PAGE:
As we touched on in our recent blog around practicing mindfulness within your school environment, the number of teaching professionals reporting stress is significantly higher than the rest of the UK working population. It’s a highly worrying statistic as, as well as affecting your concentration levels, productivity and motivation, repeated stress at work can also lead to burnout – with the key difference being that burnout is the stage of feeling like “I can’t do this anymore”.
Where feelings of stress can cause a frantic need to tackle everything, burnout is quite the opposite; you might find yourself feeling withdrawn, detached or hopeless, unable to think of a solution. In a school environment where you may be responsible for the wellbeing of others, whether colleagues or pupils, signs of burnout can be dangerous not just for the outlook it can instil within yourself, but for how it might affect those around you.
We’ve put together some tips to help you prevent or manage feelings of burnout.
Reach out for support
When burnout sets in, feelings of hopelessness can make it difficult to rationalise a solution. Reach out to someone close to you, whether at home or to a colleague that can empathise with your situation.
If you’re in a leadership position, consider the support network around you. It’s likely that, if you’re feeling stuck or unsupported, others in your environment may be feeling the same way. This could be the ideal time to address and refresh the internal support available and look to establish a network or open forum with colleagues.
Get some perspective – embrace your role as a leader
At times when burnout might have you feeling resentful towards your responsibilities as a school leader, try to cast your mind to the conscious choice you made toward this career and rediscover the meaning in your role. This small act of mindfulness can help to bring you back to the present and remind you of what it is that you are grateful for in your role and life.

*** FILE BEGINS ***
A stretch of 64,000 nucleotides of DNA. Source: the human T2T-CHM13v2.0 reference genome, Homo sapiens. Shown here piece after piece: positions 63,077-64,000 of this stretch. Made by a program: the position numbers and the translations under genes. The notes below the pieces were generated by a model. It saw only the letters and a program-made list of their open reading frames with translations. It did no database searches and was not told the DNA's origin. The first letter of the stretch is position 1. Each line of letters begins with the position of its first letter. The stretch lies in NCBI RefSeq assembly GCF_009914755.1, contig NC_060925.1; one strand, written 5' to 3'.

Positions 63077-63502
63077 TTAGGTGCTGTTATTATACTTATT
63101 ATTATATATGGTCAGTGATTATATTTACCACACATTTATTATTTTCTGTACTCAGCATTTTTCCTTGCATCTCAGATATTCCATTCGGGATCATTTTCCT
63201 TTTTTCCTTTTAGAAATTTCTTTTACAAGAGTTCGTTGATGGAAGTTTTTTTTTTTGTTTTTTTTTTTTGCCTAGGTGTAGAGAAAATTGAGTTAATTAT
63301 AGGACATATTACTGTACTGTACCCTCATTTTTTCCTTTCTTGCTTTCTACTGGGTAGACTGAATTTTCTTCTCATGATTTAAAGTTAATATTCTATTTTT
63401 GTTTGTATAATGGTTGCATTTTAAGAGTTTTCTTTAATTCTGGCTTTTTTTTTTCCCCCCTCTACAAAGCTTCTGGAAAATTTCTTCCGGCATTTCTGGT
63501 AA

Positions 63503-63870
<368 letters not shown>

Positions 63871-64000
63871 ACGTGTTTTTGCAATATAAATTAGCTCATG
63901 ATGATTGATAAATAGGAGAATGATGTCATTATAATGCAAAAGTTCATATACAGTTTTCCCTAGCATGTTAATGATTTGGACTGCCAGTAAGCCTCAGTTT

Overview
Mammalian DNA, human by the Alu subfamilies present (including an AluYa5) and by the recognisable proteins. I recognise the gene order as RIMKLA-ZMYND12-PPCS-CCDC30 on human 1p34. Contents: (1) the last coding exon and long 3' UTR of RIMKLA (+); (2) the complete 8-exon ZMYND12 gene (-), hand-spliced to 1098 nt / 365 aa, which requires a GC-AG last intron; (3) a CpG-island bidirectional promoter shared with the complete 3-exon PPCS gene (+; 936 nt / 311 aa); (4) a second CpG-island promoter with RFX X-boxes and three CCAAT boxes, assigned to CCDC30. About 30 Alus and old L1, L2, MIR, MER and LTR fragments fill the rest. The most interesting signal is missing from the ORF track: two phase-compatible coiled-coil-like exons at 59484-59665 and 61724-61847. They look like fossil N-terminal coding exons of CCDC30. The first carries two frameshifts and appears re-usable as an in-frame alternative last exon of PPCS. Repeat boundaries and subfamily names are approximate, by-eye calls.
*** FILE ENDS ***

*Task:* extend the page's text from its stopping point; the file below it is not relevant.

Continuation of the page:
Remember there is life outside of work
When responsibility becomes too overwhelming, feelings of guilt can set in that might disrupt your enjoyment of everyday life outside of work. Try to accept that this should not take over your life and that punishing yourself will only exacerbate the feelings.
Switch off when you can and spend time really relaxing, whether that is through reading, getting out and active or socialising.
At NAHT, we want all of our teaching professionals to feel supported in what they do. From unparalleled protection and representation, to advisory resources and a wide network of professionals, we want you to know that there is support available for all areas of your career. For more resources like this, visit our lifestyle and wellbeing resources, or find out more about joining us as a member today.